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After spending a glorious summer outdoors cultivating a thriving garden, many gardeners are wondering what to do with the remainder of their bounty. Here & Now’s resident chef Kathy Gunst says “can it!” and look no further. Check below for some of Kathy’s favorite end of summer recipes and her tips on canning.
End-of-the-Season Roasted Tomato Sauce (PDF)
Kathy’s take: Roasting at a high temperature gives tomatoes a rich, slightly smoky flavor, and onions and garlic become sweet as they caramelize. For those with a fear of canning, this is a no-fail tomato sauce that can be refrigerated for three to five days, or it can be frozen in a tightly sealed plastic bag for several months. The sauce can also be placed in sterilized Mason jars and processed (30 minutes in a boiling water bath); it will keep for up to a year.
Toss the sauce with pasta, serve it over grilled chicken or fish, or in any dish that calls for regular tomato sauce. You can cut the recipe in half or make a huge batch, depending on how many tomatoes you have. Feel free to add pitted olives, drained capers, chopped sweet or hot peppers, anchovies, or any other fresh herbs you have on hand.
About 10 pounds ripe tomatoes, any variety, cored and quartered*
8 medium onions, peeled, and quartered or chopped
5 garlic cloves, peeled, and left whole
5 garlic cloves, peeled and finely chopped
1 cup chopped fresh herbs (rosemary, basil, thyme, oregano, parsley, and/or chives)
About 1/3 cup olive oil
1/2 teaspoon salt, or to taste
Generous grinding of black pepper
A few tablespoons sugar (optional)
Preheat the oven to 450 degrees.
In a large roasting pan, gently toss together the tomatoes, onions, whole and chopped garlic, herbs, olive oil, salt, and pepper. Roast for 25 minutes. Gently stir the vegetables. Roast for another 25 minutes and gently toss. Add any of the optional ingredients listed above and roast for another 45 minutes to an hour, or until the tomatoes have softened and somewhat broken down into a sauce, with a golden brown crust on top. Remove and taste for seasoning. If the sauce tastes bitter, add a few tablespoons of the sugar.
Let cool and place in clean, sterile jars, or tightly sealed plastic bags, and refrigerate, freeze, or can. If canning the jars, process for 30 to 35 minutes.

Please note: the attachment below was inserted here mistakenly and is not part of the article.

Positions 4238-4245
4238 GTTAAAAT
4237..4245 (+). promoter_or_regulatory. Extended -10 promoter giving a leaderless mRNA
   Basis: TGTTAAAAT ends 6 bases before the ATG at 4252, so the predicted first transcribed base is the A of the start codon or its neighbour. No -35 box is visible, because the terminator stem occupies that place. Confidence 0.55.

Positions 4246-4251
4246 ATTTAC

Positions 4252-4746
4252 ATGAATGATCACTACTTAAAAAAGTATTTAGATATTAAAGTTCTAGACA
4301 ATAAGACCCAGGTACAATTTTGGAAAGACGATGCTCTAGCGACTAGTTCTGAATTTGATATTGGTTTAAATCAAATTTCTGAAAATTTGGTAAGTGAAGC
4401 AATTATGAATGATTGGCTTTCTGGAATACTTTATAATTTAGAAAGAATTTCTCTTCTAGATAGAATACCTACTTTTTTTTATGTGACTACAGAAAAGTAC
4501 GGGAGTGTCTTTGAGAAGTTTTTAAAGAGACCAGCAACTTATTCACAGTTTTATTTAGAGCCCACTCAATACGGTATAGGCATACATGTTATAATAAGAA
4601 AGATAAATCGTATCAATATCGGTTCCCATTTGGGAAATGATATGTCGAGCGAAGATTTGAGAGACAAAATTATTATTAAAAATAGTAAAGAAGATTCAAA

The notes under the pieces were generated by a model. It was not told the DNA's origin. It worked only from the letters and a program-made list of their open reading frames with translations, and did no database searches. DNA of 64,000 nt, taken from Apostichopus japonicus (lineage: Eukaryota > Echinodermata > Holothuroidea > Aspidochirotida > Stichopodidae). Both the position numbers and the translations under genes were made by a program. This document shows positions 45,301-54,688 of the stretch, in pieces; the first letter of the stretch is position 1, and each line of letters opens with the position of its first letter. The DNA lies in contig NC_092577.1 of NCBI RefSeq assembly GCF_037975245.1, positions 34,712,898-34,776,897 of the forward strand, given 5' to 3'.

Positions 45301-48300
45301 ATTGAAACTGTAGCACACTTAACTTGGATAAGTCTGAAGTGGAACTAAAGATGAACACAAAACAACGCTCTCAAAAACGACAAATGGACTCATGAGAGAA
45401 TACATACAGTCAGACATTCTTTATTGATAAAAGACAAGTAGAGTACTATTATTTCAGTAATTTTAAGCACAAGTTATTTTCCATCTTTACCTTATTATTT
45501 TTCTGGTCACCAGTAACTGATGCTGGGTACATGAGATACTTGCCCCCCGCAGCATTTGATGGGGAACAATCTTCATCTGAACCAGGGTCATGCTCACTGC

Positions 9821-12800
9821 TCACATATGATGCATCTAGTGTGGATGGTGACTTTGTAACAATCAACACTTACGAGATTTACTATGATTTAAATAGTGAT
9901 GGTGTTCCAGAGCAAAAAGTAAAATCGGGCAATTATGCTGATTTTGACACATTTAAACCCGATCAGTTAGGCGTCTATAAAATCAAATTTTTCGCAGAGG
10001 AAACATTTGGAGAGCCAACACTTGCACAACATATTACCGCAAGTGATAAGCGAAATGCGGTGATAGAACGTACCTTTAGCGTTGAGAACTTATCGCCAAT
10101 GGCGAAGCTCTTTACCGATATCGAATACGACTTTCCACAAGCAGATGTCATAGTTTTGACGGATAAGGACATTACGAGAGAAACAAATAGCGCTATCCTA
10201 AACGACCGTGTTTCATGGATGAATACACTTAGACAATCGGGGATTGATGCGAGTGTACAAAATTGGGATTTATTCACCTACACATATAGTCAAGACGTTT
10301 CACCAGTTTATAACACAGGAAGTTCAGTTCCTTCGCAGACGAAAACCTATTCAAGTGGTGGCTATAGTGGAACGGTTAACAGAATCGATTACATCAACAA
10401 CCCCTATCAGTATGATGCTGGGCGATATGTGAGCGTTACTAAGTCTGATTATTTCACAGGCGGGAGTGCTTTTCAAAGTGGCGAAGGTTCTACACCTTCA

Makes about 10 to 12 cups.
*I don’t peel my tomatoes when I make this sauce because high temperature roasting produces a peel that is very edible. However if you truly dislike tomato peels, simple remove them by placing the tomatoes in a pot of boiling water for 60 seconds and then, immediately, place them into a bowl of ice cold water. The peel will come off easily.
Peach Butter (PDF)
Kathy’s take:This is like a cross between a jam and a fruit butter. Find a local peach farm and ask for seconds (the bruised, slightly imperfect fruit) to make this sweet peach butter. Nutmeg, cinnamon, ginger, and allspice provide the spice and a touch of sugar adds some extra sweetness. The only other ingredient is patience—you want the butter to simmer slowly for about 2 to 3 1/2 hours until the butter is thick and full of the fragrant sweetness of a perfectly ripe peach.
You can place the butter into clean glass jars and refrigerate for up to 2 weeks or process it and keep up to a year. It’s excellent on morning toast, muffins, pancakes, waffles, or served with a cheese platter or roasted meats. It also makes an excellent glaze on roast pork.
About 10 pound ripe peaches and/or nectarines
About 1 1/2 cups sugar
1 1/2 teaspoons ground cinnamon
1 1/2 teaspoons ground ginger
1/2 teaspoon ground nutmeg
1/2 teaspoon ground allspice
Take the ripe peaches and, working over a large bowl, use your fingers to peel the skin from the fruit. Discard the skin, pit and chop the peach flesh making sure to catch all of the juices in the bowl. Place all the chopped peaches and juices in a large pot.
Add the sugar, cinnamon, ginger, nutmeg, and allspice and bring to a boil over high heat.
Reduce the heat to low and let simmer, uncovered, for about 2 to 3 1/2 hours, stirring occasionally, depending on how much juice the fruit contains. Be careful to stir the bottom of the pot and make sure it doesn’t burn. Taste for seasoning and add more sugar if you like, or more spices if you want a spicier fruit butter. When the fruit has broken down and the juices have thickened enough to coat a spoon, remove from heat and let cool a bit. (It will continue to thicken when it cools.)
The butter will keep in a covered jar in the refrigerator for several weeks. If canning, process the butter for 30 minutes.
Makes about 10 pints.